A series of four previously studied compounds with established VRLs, listed in Table II, were diluted with methanol to sequentially
lower concentrations. The coupons were prepared using 100 µL of each solution resulting in four residue levels. The target
concentrations were the four lowest concentrations shown in Table I: 20 µg, 10 µg, 5 µg, and 1 µg. One residue level was spotted
per coupon. The spotted samples dried as elliptical residues. The resulting residue concentrations were calculated using the
two elliptical radii in Table III based on the amount of residue spotted and the area of the resulting residue.
Table IV: Random coupon identification grid.
The coupons were arranged in a random order as shown in Table IV and Figure 1. Sixteen sample coupons and four solventblank
coupons were prepared. In addition, five blank coupons brought the total matrix to 25 coupons in a five-by-five array.
Figure 1: Random coupon presentation.
The viewing parameters had been established previously: viewing distance was 18 in., viewing angle was 30°, and ambient light
intensity was > 200 lux (1). Eight observers participated in the study. The observers viewed the coupon array separately from
one another to avoid influencing their individual choices. The results for the random determinations are presented in Table
Table V: Observer results.
After the observations were completed for the random coupon presentation, the residues were ordered sequentially, two observers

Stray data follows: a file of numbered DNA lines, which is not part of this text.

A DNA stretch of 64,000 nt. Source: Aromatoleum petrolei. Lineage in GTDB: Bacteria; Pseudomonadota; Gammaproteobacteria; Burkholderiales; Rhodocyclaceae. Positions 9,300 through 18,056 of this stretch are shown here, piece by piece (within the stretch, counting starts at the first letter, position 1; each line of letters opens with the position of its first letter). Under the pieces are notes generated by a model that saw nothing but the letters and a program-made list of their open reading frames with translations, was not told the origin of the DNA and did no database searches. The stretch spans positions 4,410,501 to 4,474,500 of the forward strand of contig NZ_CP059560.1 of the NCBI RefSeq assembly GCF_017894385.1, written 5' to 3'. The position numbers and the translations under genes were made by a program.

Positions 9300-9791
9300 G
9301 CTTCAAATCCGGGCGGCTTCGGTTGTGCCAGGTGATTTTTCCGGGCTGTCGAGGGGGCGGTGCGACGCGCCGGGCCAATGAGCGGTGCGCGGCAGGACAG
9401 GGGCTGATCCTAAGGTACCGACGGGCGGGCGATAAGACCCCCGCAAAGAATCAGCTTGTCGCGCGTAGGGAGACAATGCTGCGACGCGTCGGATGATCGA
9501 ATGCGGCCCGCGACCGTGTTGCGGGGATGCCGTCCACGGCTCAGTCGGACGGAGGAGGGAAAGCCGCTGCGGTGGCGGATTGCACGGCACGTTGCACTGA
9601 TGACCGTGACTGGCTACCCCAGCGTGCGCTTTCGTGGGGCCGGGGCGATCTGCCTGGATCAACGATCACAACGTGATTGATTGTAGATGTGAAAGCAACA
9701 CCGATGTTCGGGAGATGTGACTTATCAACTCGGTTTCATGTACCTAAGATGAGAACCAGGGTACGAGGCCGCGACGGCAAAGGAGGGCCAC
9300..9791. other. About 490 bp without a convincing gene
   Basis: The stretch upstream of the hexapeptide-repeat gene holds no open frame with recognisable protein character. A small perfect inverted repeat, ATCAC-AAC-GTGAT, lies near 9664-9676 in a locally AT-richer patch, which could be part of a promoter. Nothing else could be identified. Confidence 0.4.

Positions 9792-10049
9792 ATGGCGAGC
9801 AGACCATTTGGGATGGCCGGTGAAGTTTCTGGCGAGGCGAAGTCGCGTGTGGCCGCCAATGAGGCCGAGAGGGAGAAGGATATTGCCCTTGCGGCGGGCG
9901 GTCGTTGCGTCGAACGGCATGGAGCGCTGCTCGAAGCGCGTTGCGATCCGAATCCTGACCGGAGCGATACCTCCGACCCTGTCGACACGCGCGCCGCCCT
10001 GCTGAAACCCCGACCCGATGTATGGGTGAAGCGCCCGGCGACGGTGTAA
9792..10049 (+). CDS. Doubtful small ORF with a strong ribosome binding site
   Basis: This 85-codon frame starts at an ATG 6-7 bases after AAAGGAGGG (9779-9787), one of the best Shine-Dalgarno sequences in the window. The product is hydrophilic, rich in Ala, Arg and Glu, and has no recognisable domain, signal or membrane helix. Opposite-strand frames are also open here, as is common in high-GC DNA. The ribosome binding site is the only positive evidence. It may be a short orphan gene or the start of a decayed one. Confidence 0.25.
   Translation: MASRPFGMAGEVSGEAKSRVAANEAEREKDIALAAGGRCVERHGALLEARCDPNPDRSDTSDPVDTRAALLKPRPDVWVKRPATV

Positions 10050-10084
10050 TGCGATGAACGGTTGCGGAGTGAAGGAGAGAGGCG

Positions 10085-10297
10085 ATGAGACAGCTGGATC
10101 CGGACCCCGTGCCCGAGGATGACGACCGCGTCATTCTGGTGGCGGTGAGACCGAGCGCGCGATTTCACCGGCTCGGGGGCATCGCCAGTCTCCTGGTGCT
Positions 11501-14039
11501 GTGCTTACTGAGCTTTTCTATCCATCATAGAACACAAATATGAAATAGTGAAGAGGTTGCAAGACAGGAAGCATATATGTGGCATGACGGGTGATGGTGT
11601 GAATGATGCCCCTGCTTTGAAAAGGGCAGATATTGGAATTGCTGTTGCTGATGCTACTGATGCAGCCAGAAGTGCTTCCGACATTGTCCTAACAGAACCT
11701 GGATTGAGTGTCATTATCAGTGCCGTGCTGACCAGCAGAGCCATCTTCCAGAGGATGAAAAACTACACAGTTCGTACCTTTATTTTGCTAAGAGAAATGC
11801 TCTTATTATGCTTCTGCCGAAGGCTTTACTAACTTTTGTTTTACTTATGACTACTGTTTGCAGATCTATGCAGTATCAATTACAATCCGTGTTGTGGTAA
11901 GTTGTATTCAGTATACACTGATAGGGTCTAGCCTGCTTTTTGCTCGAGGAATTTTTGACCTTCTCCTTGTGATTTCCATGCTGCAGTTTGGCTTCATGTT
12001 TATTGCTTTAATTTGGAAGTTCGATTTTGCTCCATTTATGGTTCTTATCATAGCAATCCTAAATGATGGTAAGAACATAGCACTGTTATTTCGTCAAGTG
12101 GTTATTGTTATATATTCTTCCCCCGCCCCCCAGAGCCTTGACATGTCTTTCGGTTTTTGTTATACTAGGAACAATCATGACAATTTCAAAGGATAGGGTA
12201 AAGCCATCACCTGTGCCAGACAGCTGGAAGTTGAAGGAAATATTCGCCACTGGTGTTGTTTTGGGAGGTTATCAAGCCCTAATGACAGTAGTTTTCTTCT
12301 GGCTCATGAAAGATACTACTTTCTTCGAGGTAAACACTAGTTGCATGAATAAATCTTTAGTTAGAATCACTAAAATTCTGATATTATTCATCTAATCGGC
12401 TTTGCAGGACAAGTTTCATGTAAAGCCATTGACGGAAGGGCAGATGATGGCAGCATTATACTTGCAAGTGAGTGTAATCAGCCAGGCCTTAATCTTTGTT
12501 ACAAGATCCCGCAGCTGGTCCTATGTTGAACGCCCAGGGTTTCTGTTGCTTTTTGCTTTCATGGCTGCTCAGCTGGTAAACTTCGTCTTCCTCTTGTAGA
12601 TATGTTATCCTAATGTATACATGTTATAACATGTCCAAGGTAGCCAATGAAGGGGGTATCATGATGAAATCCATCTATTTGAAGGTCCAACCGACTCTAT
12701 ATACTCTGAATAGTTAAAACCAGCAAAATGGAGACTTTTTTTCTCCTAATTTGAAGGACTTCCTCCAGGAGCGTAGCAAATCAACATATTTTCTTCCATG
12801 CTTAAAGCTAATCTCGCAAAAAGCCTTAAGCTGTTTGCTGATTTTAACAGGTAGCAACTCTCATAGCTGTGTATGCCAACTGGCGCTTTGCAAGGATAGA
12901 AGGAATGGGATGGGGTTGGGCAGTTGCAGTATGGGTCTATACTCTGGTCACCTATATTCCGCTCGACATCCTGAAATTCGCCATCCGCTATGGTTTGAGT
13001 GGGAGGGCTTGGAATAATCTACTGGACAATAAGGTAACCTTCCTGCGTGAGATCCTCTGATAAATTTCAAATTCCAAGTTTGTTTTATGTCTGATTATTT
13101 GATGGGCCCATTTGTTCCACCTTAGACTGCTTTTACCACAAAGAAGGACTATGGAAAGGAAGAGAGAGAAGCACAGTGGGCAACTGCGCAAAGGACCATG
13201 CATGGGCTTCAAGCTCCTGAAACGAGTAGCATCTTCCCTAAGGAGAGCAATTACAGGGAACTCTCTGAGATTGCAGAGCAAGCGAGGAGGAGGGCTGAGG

were brought back to view the coupons, and their observations were recorded (see Table V). The sequential presentation was
a confirmation for the previously established VRLs because the residue preparations were, in some cases, much lower than the
reference VRL and because every residue preparation is slightly different based on the amount of compound weighed and the
area of the resulting residue.
Richard J. Forsyth is principal consultant with Forsyth Pharmaceutical Consulting, 907 Shamrock Ct, Royersford, PA 19468, tel. 484.535.1688, email@example.com.
Articles by Richard J. Forsyth
What do you think the role of continuous (rather than batch) processes in pharmaceutical manufacturing will be over the next five years?
Many companies in the industry will be using continuous processes for some products.
Companies in both pharmaceutical and biopharmaceutical production will be evaluating continuous processes but few will implement.
Only a few companies will be evaluating or implementing; most will stay with batch processing.